Manitoba

Winnipeg Mayor Brian Bowman stands by vow to cut severance

Winnipeg Mayor Brian Bowman vows to continue with plans to eliminate severance paid out to civic politicians who quit or are defeated, despite protests from Coun. Ross Eadie.
Winnipeg Mayor Brian Bowman vows to continue with plans to eliminate severance paid out to civic politicians who quit or are defeated, despite protests from Coun. Ross Eadie. 1:46

Winnipeg Mayor Brian Bowman vows to continue with plans to eliminate severance paid out to civic politicians who quit or are defeated, despite protests from Coun. Ross Eadie.

Bowman told CBC's Information Radio that he discussed the issue with Eadie last week, and he's surprised Eadie is threatening now to never speak to him again.

"He's a very valuable member of council and I look forward to working with him,"Bowman said.

"But let's first and foremost call these what they are. I mean most Winnipeggers don't get a political payout and that's exactly what these are. When you choose to leave a job you typically don't get tens of thousands of dollars."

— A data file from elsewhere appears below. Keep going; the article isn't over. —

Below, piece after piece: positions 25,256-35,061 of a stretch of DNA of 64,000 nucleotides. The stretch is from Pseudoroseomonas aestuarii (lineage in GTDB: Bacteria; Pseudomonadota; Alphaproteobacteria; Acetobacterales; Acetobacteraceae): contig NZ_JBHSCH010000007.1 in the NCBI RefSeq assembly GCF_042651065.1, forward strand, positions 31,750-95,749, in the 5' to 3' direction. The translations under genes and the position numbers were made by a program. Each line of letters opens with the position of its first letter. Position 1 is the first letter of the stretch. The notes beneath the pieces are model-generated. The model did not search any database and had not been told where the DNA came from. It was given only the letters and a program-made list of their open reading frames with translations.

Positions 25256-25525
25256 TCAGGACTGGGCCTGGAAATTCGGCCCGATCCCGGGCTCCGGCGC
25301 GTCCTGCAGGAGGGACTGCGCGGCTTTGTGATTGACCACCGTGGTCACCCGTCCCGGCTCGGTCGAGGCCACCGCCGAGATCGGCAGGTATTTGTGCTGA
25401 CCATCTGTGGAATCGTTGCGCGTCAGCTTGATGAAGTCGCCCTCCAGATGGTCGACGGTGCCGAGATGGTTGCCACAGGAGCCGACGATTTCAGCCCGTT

Severance payments to councillors and a cut in the top-up to committee chairs and members of executive policy committee are on the table at Wednesday's EPC meeting.

"I owe it to the Winnipeggers who gave me the honour of serving as their mayor," Bowman said.

"I think councillors and the mayor are paid well by most standards and so you know, I'm there for public service, I'm not there to cash in."

The base salary for city councillors is $85,000. EPC members and the speaker receive an additional $30,000. Bowman wants to cut that top-up, including his own, in half. 

It's been nearly a month since Bowman took office. He said his biggest frustration is not being able to get more done.

"I want to get more done quicker and you know we are in early days and I'm really pleased with what we have been able to accomplish with council so far but I'd like to be able to move a lot quicker on a lot more items," Bowman said.

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